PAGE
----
Jessica's first real word was Dada. She said Mama first, but she used it more as a general expression of need. She said it when she was hungry or wet or bored. I remember one memorable occasion, driving home on Rte. 117, with her in the backseat, whimpering "Mama, mama, mama" over and over again - she really didn't like the car. It was what she said when she wanted attention. But the first real word that she said, knowing what it meant, was Dada. She was in her seat up on the kitchen table and Marc walked out of the bathroom into the kitchen and she looked at him and said "Dada."
Sam's first word, really, was "Dis." I'm sure he said Mama too - but his first real word was dis. He said it for anything. He'd point at something, say "dis" and know that he was communicating effectively. It's Marc's fault - he used to walk around the house with Sam in his arms and say "THIS, Sammy, THIS is a (fill in the appropriate word, door, table, sister, etc)." Dis, plus nodding his head yes or no, was really all Sam did for a while, prompting me to go to the pediatrician and ask why my son was developmentally delayed. He wasn't. He was just a man of few words, and dis plus head nods were more than enough to get what he needed to get communicated. Now, of course, he's a little chatterbox, but back then, it was just dis.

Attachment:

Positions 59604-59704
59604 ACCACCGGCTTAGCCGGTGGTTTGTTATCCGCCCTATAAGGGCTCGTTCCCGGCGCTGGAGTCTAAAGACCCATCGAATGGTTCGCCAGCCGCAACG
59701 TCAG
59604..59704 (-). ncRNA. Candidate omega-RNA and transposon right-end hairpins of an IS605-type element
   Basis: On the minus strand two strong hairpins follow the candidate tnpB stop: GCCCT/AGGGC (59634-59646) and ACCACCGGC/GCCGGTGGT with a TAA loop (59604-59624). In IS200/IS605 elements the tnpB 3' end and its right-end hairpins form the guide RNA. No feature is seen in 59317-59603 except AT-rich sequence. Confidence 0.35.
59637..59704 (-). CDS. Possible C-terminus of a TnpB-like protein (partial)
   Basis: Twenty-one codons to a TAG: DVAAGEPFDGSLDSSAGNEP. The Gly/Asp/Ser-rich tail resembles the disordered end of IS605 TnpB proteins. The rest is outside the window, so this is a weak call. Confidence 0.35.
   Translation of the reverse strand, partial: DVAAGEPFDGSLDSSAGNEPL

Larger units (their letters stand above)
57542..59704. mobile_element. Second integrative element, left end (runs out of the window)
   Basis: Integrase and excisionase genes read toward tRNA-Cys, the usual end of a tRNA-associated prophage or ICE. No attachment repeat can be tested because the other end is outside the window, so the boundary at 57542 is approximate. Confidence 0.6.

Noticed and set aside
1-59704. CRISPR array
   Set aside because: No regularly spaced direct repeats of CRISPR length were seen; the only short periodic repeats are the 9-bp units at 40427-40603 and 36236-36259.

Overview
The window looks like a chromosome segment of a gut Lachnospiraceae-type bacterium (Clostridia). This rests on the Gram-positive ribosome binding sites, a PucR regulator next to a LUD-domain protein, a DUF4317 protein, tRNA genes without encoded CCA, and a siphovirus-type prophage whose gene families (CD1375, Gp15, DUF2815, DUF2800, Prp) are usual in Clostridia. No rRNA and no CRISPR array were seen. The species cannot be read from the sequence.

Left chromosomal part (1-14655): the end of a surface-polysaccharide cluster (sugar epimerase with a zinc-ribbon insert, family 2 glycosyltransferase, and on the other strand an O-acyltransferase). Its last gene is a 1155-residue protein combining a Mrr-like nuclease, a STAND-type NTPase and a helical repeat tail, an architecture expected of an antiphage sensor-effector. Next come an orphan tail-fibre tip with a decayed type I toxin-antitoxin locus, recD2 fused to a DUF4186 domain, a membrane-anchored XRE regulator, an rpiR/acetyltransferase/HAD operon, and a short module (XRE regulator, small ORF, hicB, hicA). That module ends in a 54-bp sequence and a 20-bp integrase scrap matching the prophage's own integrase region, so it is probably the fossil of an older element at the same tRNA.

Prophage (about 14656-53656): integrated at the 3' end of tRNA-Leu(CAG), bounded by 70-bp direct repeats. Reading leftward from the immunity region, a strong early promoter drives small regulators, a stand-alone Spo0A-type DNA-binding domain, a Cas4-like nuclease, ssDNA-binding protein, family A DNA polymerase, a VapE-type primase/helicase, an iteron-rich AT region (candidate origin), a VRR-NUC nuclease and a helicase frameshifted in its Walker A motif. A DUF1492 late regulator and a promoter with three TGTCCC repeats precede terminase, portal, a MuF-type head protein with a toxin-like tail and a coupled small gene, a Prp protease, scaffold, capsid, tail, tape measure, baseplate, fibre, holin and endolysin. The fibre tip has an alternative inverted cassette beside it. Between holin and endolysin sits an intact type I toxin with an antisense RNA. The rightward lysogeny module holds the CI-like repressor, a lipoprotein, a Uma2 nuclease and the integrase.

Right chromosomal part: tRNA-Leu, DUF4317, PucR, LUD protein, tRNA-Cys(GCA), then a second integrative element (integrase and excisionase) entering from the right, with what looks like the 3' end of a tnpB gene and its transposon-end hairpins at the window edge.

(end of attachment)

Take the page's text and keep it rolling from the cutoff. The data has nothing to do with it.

Julianna isn't talking yet. Not really. She says AAAAAAAAAAAAAAAAAAAAA a lot, and has recently started with LAAAAAAA and BAAAAAAAAAAA, just to shake it up a bit. But really, when I look back, I'm going to think that her first real word is a cough. She learned how to do it back in September, back when Sam got his cold, and still does it several times a day. She does it on purpose, and never actually because she's got a cough. She just thinks it's a fun thing that we do. For a while there, most of September and October, it seemed as though all of us had a cough - except for Julianna (thank you breastfeeding). So I suppose it's normal that she'd think it was a word, and a way to communicate. Every time she coughs, I tell her she's not sick and she grins at me. It's what she does know when she wants to get me to look at her, both Jess and Sam also laugh at her.
She's scooting on her butt, still won't crawl, but she's moving her little tushy to get where she needs to go. She's so freaking cute, so social and sunshiney happy all the time. She's got a little toy radio and last night, we were playing it for her and she was bouncing and dancing to the music.